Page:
Thursday, September 1, 2011

Book 75, Rwanda: "An Ordinary Man" by Paul Rusesabagina and Tom Zoellner

This is a good book. Seriously, I’d been prepared for it to be a mound of Heal-the-World blather: it’s by a hotel manager/genocide survivor made famous by a Hollywood adaptation of history, co-writing (or ghostwritten?) by a freelance journalist and writer, who has worked as a reported for the San Francisco Chronicle. Have you read movie spin-off novels? They’re consistently bleah, and that’s when they’re written by writer-writers, too.

But this book… remember how I said I was exhausted from reading too many books about genocide? This book somehow woke me up.

Rusesabagina gives you an inside perspective of the genocide with a difference: a personal view of the village and urban culture it grew out of, the sheer fascination with the hateful radio stations which broadcast street gossip like, vernacular as no-one had ever been before on the airwaves. The intimacy and cleverness required to be an adult navigating one’s way through the hierarchies of the Rwandan hospitality industry: black/white, Hutu/Tutsi, Northern Hutu/Southern Hutu; the culture of the Rwandan no, hemming and hawing and making excuses instead of flat-out refusing to do what is asked.

Above all, his belief in humanity:his conviction that his success in saving 1,268 lives in the Hôtel des Mille Collines was nothing more than the work of an ordinary man, one who was able to negotiate with the generals poised to murder him by looking them in the eye and negotiating, not as victim versus monster but as human versus human. There is no good and evil in such cases, he says, only hard and soft. And if only you can find the soft part of a man, then you can appeal to his humanity.

(Furthermore, the fundamental human condition is peace, not savagery, he insists in his closing chapter. When chaos reins, we say the veneer of civilization is lifted off: why do we insist on seeing our day-to-day courtesies as the aberration, and not the norm?)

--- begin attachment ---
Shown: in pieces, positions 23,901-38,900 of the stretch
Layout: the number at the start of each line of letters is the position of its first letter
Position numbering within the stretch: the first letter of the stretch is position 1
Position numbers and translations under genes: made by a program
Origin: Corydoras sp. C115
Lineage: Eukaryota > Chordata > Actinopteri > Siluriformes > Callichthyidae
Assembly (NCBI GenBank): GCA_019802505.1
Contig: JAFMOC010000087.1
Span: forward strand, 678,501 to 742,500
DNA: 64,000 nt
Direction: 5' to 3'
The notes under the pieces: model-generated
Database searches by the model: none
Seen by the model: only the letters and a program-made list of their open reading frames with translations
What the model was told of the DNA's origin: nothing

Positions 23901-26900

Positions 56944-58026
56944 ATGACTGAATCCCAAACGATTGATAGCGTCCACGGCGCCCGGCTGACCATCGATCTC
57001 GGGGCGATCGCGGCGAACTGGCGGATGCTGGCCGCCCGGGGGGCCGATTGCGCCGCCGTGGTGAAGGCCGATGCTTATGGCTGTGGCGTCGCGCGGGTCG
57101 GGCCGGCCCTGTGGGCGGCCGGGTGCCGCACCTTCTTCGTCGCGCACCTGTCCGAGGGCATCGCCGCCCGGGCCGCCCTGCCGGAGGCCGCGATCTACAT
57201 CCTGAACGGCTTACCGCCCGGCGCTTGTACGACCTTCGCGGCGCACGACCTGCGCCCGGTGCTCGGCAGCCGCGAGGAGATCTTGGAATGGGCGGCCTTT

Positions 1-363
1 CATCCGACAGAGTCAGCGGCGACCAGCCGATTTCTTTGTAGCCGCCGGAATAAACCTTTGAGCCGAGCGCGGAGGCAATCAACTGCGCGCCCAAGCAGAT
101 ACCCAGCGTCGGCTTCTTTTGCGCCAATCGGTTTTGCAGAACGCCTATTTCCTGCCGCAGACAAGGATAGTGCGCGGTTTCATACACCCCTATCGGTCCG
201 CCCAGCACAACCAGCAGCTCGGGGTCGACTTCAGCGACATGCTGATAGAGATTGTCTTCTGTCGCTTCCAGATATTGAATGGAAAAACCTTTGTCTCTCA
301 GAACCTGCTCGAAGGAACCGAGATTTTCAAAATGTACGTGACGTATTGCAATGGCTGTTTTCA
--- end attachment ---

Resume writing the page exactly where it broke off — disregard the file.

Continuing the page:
If you haven’t realised it by now, our hotel manager is either far more intelligent and philosophically gifted than most hotel managers, or else Zoellner is a ghostwriter with great gifts of sleight-of-hand. Bravo.

Also provocative to me personally is Rusesabagina’s feud with Paul Kagame, Rwanda’s former Tutsi rebel chief and now its autocratic, technocratic President, who has been responsible for the harmony, stability and growing prosperity of the nation over the last 15 years. We Singaporeans love Kagame because he apes the economy-driven strongmen of Asia: Lee Kuan Yew, Mahathir Mohammed, Deng Xiaopeng. Sure, he gets unlikely results in elections (95%???) and hushes up the papers a bit, and he’s got this consistently top-down mindset that allows for no disagreement whatsoever, but the continent of Africa needs a success story, especially one like Rwanda’s, in which a downtrodden gutted nation rises from its own carnage to become first world, dammit.

(More about Kagame can be gleaned from his biography, A Thousand Hills, which I peeked at in the library, and about Rwanda’s digital aspirations here.)

But our dear hotel manager will have none of this. He says that power and benefits are being channeled only to a small coterie of Tutsi elites: the same conditions that gave rise to Hutu resentment in the first place. He has great scorn for the current system of justice on the grass – gacaca, they call it – where village councils decide the punishments for the genocidaires. Ridiculous: “like taking a rapist to a traffic magistrate”. Too open to abuse. Oddly enough, he’s fine with Kagame’s ban on classifications of people as either Hutu or Tutsi. I’m not so sure. Burundi tried this before, according to Strength in What Remains, and a fat lot of good this did them.

So yeah, thanks to the two guys who voted me to read this over Immaculée Ilibagiza’s Left to Tell and Dian Fossey’s Gorillas in the Mist (gah, I wanna read that last one! I have a thing for primatology, doncha know?). This is one of the really good ones.

View Around the World in 80 Books!!! in a larger map

Representative quote: I remember reading this in the Bible when I was a young man: “What is your life? You are a mist that appears for a little while and then vanishes.” Our time here on the earth is short, and our chance to make a difference is tiny. For me the grinding blocks of history came together in such a way that I was able to take what fragile defense I had and hold it in place for seventy-six days. If I was able to give much it was only because I had some useful things in my life to give. I am a hotel manager, trained to negotiate contracts and provide shelter for those who need it. My job never changed, even in a sea of fire.

Next book: Okot p'Bitek's Song of Lawino & Song of Ocol, from Uganda.

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